A recession is generally defined as two quarters of GDP contraction as noted by the Business Cycle Dating Committee of the National Bureau of Economic Research. The GDP contraction definition is narrow and cannot be used to define the recessions and depressions that occurred in the first 150 years after The United States was founded.
A broader definition which would apply to a greater number of recession-like events would include sharp rises in unemployment, disruption of the banking and financial system, steep fall-offs in business and consumer spending, rising bankruptcies, and an increase in the number of companies which have to weather periods of financial distress.
One of the features in recessions since the Great Depression, which is not common with those that came before, is government protection of bank deposits. Banks would become insolvent along with their depositors in many cases during “runs on the banks”. The creation of the FDIC shifted the burden of insolvent financial firms from depositors to member banks, with the federal treasury as the last backstop. The pattern was extended further by the creation of TARP during the current recession. It placed almost the entire burden of the rescue on the American financial system with those who pay taxes.
Most economists believe that recessions are started by discreet events. These are very often based on asset bubbles. Rapidly rising values of gold, land, real estate, or equities draw an increasing number of investors into whichever market is experiencing a boom. Those investors call on banks and other institutions for credit to increase both their ability to invest and the scope of their investment. That draws both investors and banks into assets or commodities which are rapidly rising in value. More often than not, the late-comers find that they have borrowed to buy at the peak of a boom, after the value of whatever created the boom has begun to fall. Too much money has chased too little opportunity. Investors and banks suffer as the once-promising market deflates, or “deleverages” as economists have enjoyed saying recently.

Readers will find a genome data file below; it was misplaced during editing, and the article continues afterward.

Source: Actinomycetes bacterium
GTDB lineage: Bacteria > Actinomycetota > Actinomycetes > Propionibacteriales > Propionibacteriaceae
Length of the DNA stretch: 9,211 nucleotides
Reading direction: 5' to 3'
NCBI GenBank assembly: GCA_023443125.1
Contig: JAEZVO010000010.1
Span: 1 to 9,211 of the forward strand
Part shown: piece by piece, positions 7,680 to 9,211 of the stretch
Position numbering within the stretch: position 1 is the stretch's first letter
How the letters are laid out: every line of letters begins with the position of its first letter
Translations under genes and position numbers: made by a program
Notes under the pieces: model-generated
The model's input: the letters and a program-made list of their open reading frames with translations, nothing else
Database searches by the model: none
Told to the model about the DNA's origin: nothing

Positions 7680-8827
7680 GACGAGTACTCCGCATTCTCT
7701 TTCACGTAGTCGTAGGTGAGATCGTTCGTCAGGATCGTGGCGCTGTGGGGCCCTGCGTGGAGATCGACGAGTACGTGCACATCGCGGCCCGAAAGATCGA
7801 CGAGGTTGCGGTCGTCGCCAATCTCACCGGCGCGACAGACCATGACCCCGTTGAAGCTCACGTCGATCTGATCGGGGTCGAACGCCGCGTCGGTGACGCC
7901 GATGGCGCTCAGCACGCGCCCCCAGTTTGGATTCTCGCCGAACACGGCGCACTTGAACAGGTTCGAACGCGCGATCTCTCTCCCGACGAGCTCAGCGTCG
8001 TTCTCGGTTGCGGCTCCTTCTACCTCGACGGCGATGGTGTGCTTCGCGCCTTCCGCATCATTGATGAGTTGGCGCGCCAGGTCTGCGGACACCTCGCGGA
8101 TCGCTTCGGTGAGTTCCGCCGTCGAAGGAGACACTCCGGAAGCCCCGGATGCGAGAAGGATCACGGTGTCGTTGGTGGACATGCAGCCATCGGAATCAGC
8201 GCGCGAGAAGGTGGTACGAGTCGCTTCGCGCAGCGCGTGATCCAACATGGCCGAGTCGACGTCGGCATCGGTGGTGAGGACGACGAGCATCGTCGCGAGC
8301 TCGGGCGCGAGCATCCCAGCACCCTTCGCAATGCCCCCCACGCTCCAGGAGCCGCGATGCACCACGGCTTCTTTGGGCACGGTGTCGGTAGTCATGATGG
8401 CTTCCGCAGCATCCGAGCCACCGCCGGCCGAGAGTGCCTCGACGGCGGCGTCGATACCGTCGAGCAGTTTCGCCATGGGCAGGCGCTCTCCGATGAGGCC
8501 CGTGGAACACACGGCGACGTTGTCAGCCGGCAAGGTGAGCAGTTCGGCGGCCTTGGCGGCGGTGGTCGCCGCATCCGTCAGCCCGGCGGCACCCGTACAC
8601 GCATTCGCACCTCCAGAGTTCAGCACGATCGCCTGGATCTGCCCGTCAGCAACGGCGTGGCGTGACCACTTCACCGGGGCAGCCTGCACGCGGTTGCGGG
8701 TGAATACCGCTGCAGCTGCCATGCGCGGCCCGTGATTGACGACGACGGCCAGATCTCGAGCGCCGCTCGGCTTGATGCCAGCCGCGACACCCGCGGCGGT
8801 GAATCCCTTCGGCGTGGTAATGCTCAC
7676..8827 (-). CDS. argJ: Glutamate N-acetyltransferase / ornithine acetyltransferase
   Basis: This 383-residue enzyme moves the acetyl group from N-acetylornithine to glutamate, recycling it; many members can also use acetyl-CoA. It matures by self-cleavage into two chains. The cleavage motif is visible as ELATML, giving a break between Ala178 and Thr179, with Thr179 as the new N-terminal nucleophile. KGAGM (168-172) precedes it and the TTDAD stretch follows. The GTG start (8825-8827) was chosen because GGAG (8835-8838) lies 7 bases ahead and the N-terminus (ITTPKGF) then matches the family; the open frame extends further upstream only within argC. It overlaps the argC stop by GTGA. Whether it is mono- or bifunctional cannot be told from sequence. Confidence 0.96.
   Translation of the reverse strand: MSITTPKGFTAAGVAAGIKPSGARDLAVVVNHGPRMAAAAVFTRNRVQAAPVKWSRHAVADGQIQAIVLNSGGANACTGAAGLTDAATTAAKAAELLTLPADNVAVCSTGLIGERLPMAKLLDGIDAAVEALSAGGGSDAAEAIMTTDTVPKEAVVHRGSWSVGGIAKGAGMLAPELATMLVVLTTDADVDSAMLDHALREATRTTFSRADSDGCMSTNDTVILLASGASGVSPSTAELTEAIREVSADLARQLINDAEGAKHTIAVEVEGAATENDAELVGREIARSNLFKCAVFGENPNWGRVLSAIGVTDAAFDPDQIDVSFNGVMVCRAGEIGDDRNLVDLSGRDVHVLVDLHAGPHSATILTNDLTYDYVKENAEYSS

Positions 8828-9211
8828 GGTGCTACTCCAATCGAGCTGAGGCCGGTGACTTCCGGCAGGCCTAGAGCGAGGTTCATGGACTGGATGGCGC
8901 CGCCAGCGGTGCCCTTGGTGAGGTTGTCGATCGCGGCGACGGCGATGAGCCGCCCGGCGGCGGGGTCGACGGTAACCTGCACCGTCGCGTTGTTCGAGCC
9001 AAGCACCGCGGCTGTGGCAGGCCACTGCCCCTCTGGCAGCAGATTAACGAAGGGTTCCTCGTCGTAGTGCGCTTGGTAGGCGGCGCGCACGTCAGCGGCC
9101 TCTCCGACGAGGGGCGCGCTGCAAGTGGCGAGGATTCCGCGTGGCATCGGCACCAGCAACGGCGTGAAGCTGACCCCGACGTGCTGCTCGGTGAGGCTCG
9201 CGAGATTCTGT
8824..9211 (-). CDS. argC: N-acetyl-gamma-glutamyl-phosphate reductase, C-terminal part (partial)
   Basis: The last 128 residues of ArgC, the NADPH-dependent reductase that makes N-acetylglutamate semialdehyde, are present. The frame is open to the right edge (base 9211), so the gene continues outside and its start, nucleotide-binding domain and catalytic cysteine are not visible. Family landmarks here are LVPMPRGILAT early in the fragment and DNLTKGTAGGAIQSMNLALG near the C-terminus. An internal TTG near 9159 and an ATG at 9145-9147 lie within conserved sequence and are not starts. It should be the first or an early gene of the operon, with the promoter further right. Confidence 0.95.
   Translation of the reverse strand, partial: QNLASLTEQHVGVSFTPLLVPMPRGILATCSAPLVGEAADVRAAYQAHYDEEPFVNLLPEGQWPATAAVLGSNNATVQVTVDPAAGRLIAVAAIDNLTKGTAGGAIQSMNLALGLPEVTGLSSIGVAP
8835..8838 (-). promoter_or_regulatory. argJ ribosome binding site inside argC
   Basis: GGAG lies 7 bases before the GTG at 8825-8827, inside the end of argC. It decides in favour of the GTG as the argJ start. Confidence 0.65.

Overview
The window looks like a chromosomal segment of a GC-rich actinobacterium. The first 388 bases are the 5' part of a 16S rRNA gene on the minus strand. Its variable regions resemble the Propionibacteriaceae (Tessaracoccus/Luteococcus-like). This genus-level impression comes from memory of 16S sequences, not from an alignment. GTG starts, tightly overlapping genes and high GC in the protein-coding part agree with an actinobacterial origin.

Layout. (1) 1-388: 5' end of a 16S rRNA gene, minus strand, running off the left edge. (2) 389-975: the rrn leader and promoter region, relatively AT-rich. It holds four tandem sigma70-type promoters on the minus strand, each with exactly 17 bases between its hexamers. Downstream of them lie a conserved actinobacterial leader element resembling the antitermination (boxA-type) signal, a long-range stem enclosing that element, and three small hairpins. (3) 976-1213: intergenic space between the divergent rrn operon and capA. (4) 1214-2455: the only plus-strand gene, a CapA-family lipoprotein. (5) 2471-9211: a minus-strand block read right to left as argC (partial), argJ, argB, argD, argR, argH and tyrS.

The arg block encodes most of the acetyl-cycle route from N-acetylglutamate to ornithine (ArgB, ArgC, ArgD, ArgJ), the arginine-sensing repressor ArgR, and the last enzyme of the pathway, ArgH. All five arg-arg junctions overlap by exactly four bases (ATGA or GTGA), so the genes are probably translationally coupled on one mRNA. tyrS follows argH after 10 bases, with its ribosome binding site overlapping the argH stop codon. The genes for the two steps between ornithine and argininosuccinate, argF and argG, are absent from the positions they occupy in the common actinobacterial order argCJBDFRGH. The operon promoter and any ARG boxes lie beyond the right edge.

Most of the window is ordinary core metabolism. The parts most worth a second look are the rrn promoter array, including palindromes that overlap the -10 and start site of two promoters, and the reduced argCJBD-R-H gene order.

Most of the early US recessions – those in the late 1700s and early in the 19th Century – were based on speculation in land or commodities such as cotton. Land speculation was due in large part to assumptions about which areas of the country would be the most productive for products that ranged from crops to timber. These assumptions, in turn, were based on the location of land relative to transportation, whether by water, road or rail. Other land speculation was based more simply on where a commodity or metal could be found. Gold was discovered in California in 1848, initiating the California Gold Rush. The land which held the gold was extremely valuable for a time. That did not last – not even for a decade.
Oddly enough, the latest recession also came about as a result of unchecked land speculation. In this case, however, that land was residential real estate – already under homes and not valuable for crops or mining. Real estate values skyrocketed from early in the decade, and peaked in 2006. Bank lending for real estate purchases rose into the hundreds of billions of dollars. The market became so lucrative and liquid that institutions created instruments to enable investors to bet on the direction of the housing market and the mortgages that had created its expansion. Both the real estate values and the value of the instruments collapsed and the effects may not end for many years.
What follows is the 24/7 Wall St. analysis of the 13 worst recessions since The United States was founded.
Panic of 1797
The United States’ first major economic emergency struck in 1797 as a result of a land speculation bubble bursting. This, combined with the Bank of England withholding payments and the closing of American ports due to a yellow fever epidemic, left economic activity stagnant in the North and caused deflationary effects nationwide through the end of the century. The crisis also initiated the turn of the American economy from an export economy to a domestic-based one.